Epistemologists are interested in how we come to know things, and how we come to have justified beliefs.

EpistemologySome questions that interest epistemologists:What is knowledge? What does it take to possess knowledge?Do we or can we know anything? If so, what?What are good sources of knowledge and what makes them so?What makes a belief justified?Are we or can we be justified in believing anything? If so, what? Do you have to always have reasons supporting a belief in order for it to be justified/known?How and when are you justified in believing something that someone else tells you?

Main Branches of PhilosophyMetaphysicsEpistemologyEthicsEthicsEthics is the study of morality. It is the study of what we ought and ought not do (morally speaking) and why we ought or ought not do it.What makes an action right or wrong?Do only the consequences of an action matter to its moral status? Are there objective moral facts, or are all such facts relative to the society/culture/time in which one finds oneself?Are there moral facts at all, or is it the case that nothing is morally permissible or impermissible?Is abortion morally permissible? If so, under what conditions?Are we morally obligated to give to charity?Is raising animals and slaughtering them in order to eat them morally permissible?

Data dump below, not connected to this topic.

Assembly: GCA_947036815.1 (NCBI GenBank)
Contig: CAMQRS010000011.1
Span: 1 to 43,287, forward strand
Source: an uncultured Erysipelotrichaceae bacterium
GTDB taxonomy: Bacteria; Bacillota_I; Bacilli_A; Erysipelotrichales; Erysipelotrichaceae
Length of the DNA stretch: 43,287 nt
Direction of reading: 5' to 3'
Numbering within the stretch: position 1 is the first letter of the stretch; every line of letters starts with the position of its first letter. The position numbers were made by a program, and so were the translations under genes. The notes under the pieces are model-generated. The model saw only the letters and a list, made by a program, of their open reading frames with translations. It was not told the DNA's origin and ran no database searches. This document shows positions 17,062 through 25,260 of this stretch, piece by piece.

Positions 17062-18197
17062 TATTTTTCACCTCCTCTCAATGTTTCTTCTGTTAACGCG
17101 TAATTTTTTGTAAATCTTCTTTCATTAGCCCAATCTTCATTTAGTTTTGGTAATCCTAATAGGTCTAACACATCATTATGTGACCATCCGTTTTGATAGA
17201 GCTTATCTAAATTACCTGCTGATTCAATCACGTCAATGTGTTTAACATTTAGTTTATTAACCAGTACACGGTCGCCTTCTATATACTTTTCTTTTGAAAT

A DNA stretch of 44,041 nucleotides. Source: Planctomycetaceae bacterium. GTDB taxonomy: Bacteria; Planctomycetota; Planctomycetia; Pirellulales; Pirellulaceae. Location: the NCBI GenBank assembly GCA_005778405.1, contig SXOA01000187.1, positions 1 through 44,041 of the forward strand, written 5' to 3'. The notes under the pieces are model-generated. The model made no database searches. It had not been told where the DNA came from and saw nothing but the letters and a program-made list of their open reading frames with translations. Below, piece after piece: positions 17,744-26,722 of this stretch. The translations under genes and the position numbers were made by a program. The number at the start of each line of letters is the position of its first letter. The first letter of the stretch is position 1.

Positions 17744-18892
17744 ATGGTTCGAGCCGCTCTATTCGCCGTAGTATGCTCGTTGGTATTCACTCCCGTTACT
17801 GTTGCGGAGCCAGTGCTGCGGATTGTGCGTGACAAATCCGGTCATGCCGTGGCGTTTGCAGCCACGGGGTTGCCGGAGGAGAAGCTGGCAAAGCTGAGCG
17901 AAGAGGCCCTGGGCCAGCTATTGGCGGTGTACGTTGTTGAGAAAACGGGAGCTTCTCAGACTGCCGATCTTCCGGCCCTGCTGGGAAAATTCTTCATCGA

Some other DisciplinesPhilosophy of MindPhilosophy of LanguageLogicPolitical PhilosophyPhilosophy of SciencePhilosophy of MathAesthetics

Philosophical MethodologyWhile some of the preceding topics bleed over a bit into various sciences (e.g. physics, cognitive psychology, political science) philosophers employ a different methodology than these empirical disciplines.Philosophical MethodologyInstead of formulating hypotheses and running experiments to test them, philosophers typically conduct their investigations using reason and arguments.Philosophical MethodologyPhilosophy, like math, is usually thought of as an a priori discipline.

A priori knowledge: Knowledge that does not require the senses or empirical evidence for its justification.